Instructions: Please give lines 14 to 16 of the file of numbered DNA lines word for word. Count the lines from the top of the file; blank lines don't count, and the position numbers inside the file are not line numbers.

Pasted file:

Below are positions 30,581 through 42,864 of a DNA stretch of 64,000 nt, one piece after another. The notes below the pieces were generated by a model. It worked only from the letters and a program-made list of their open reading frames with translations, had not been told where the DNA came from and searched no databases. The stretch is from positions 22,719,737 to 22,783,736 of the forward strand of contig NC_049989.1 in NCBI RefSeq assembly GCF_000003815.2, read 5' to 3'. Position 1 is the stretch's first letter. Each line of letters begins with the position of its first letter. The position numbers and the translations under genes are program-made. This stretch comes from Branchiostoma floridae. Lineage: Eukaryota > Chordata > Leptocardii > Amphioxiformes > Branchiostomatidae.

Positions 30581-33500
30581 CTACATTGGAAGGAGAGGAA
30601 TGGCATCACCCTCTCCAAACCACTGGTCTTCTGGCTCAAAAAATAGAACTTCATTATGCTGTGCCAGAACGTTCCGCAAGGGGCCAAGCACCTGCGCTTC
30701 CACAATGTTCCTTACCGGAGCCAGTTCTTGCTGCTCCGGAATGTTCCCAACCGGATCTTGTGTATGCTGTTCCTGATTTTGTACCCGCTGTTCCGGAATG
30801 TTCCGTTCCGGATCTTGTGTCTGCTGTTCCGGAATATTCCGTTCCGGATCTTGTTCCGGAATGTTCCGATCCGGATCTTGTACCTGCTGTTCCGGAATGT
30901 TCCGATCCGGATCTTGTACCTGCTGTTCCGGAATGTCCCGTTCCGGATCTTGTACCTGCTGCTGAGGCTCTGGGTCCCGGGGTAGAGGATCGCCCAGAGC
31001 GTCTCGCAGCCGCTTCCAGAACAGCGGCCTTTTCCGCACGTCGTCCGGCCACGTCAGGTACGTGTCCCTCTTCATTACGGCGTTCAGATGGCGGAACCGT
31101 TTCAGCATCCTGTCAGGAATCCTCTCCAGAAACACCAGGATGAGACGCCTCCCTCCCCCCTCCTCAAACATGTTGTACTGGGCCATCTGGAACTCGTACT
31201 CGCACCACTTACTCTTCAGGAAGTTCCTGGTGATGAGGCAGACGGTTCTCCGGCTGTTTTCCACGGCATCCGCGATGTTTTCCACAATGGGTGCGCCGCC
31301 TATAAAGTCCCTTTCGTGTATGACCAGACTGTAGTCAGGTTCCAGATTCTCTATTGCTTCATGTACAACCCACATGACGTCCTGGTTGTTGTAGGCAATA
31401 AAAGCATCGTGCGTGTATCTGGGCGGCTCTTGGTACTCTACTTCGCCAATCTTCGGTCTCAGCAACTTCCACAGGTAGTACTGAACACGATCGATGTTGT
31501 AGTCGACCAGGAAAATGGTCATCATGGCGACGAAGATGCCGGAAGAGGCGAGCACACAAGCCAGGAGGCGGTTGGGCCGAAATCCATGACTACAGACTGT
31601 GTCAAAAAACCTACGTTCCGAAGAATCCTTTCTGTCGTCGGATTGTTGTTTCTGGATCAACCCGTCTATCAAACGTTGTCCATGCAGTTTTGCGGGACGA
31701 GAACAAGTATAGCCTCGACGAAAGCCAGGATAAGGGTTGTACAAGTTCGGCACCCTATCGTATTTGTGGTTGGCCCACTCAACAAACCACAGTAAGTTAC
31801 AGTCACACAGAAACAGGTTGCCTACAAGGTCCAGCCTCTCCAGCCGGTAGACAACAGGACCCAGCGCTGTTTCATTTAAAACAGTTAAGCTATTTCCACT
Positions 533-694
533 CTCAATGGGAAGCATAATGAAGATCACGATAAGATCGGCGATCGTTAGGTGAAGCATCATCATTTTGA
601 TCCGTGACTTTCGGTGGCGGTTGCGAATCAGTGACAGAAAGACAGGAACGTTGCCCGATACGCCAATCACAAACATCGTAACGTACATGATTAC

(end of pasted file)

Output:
31601 GTCAAAAAACCTACGTTCCGAAGAATCCTTTCTGTCGTCGGATTGTTGTTTCTGGATCAACCCGTCTATCAAACGTTGTCCATGCAGTTTTGCGGGACGA
31701 GAACAAGTATAGCCTCGACGAAAGCCAGGATAAGGGTTGTACAAGTTCGGCACCCTATCGTATTTGTGGTTGGCCCACTCAACAAACCACAGTAAGTTAC
31801 AGTCACACAGAAACAGGTTGCCTACAAGGTCCAGCCTCTCCAGCCGGTAGACAACAGGACCCAGCGCTGTTTCATTTAAAACAGTTAAGCTATTTCCACT